As much as I like the band Phish, I absolutely loved the Hollywood Bowl venue. I saw Phish two nights, Friday and Saturday, (and yes they play different songs every night of their runs. Impressive I know). I explored the venue differently both nights. Friday night, I had driven straight from Phoenix to LA and got to Hollywood Boulevard just in time to park and start the trek up Highland Avenue to get to the main entrance. The walk up to the venue made me think I was in line for the Jungle Cruise ride at Disneyland as it is covered with trees and the crowd noise almost sounds like running water. For the first night I was in the lower section of the Bowl in our own personalized space which was nice. The entire lower section consists of terrace-type boxes in which four people can fit comfortably in chairs. The chairs stood neglected however as we danced our rears off to the each bass chord, guitar twang, piano melody and snare hit being thrown at us. I have been to plenty of amphitheatres, but this one sounded by far the best of them. I don’t know if it is because of its location in the valley with the mountains surrounding it. If it’s the construction of the dome the band performs in. If it’s the setup the band uses during their shows. Or all of these things. Whatever it was, it was so immersive and there were many times I closed my eyes and could feel the music pulse through me and dance with me.

The second night I was there, I sat in the upper section. I like to do this on show runs because it lets you hear the band differently and experience a different view. Since I had more time the second night to get to the venue early and explore it, that is what I did. The awesome thing about the Hollywood Bowl is that you can take ramps and escalators up to the very top of the rear section of the bowl and take in all of the beauty it has to offer.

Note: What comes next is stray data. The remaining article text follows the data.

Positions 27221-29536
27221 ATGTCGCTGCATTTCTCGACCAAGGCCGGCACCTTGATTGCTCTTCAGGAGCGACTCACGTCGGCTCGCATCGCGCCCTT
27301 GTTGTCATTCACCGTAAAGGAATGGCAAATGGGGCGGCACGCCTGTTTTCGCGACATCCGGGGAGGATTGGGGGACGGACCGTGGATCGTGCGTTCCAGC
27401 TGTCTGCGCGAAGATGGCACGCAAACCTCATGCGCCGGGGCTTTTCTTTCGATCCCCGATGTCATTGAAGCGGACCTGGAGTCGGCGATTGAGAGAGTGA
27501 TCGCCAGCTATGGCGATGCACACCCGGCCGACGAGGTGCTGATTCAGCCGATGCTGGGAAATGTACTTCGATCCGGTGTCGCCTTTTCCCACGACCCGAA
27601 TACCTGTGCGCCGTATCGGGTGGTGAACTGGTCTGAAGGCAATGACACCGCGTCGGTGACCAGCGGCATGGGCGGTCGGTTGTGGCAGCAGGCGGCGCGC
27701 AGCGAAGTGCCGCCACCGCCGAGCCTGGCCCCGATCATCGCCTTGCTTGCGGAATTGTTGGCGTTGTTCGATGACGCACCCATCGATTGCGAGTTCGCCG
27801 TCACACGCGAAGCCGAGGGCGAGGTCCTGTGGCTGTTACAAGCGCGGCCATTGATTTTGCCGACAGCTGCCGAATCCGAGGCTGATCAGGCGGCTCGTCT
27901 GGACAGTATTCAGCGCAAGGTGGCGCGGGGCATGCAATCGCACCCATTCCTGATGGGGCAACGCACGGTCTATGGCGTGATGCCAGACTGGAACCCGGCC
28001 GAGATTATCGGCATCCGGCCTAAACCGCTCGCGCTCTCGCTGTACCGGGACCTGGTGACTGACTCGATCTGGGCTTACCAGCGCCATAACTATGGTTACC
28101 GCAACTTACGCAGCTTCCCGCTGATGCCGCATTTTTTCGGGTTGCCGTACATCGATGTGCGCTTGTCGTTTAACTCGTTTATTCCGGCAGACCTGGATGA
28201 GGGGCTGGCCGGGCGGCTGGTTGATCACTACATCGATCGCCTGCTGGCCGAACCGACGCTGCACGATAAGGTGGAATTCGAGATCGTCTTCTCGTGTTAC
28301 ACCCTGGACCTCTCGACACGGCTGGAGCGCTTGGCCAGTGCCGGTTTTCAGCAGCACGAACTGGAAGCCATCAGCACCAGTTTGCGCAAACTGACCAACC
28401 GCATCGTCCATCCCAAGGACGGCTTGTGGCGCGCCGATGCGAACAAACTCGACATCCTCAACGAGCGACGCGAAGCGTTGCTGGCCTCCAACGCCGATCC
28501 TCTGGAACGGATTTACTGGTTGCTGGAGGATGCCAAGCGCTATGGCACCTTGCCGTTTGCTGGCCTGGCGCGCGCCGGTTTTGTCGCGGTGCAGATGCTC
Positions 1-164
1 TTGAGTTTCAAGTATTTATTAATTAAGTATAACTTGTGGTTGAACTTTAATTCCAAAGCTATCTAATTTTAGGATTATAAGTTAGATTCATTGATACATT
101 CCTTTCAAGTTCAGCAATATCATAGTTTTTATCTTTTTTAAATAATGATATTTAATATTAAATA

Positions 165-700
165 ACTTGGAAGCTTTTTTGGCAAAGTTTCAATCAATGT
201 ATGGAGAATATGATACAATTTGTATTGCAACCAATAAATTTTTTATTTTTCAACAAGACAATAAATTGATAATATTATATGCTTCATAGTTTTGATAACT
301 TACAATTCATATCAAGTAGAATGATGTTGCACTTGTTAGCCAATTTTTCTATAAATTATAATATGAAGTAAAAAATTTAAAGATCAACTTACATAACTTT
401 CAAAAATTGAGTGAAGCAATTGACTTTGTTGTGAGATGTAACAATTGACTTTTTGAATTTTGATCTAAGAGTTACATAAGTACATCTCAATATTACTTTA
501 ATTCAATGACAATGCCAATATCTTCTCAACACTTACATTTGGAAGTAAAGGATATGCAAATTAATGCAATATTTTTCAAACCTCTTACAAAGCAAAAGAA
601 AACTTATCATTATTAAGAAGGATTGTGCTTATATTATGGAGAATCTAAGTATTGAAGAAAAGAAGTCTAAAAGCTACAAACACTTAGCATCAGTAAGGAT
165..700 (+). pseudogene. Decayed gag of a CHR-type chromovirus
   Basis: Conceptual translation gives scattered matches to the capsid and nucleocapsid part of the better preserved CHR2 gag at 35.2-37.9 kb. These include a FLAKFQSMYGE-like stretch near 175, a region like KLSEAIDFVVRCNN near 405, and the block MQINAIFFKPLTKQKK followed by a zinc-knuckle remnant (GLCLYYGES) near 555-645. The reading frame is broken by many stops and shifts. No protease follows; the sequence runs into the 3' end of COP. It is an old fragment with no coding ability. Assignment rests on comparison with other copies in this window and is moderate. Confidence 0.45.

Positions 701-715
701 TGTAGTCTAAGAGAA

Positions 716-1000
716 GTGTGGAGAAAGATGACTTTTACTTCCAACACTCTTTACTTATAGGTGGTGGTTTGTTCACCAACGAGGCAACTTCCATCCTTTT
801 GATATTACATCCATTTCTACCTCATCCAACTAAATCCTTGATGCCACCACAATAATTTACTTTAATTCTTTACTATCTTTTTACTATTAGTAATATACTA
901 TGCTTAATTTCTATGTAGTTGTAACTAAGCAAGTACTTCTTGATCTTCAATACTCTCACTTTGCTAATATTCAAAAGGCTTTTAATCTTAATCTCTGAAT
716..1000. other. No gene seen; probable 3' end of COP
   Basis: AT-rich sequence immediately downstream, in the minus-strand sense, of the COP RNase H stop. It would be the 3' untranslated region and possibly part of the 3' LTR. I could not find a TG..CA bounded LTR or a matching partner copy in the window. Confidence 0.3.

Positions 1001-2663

No other venue I have been to has a better backdrop than this. I mean for goodness sake you can see the iconic Hollywood Sign! The upper section did not disappoint and the sound still sent shivers down my spine. I sat at some points taking everything in while people danced in glee around me. It was an experience I will never forget, and a venue I hope to visit many more times.

Some other quick notes regarding music discovery this month.

  • The National released their new album “First Two Pages of Frakenstein” and while I have only listened through it once so far, I can’t not swoon over Matt Berninger’s voice and Aaron Dessner’s melodies. I am seeing them in August at The Mission Ballroom in Denver and can’t wait!
  • Discovered the playlist “Thirfted” on Spotify which has a bunch of great known and unknown tracks by many of the bands we know and love. I am sure every one of these songs you have heard in a coffee shop, cafe, book store, record store, etc at some point. If you want a trip down memory lane with your favorite artists, this one is for you.
  • Although I think Deadmau5 is a total arrogant jerk, I rediscovered his old jams that I grew up downloading off of Limewire and clubbing to in my bedroom. If you don’t know who he is or haven’t listened to him in a long time, throw on Ghosts ‘n’ Stuff or The Veldt and just let loose.

Let me know some of your favorite artists and venues in the comment section below.

Happy listening my friends!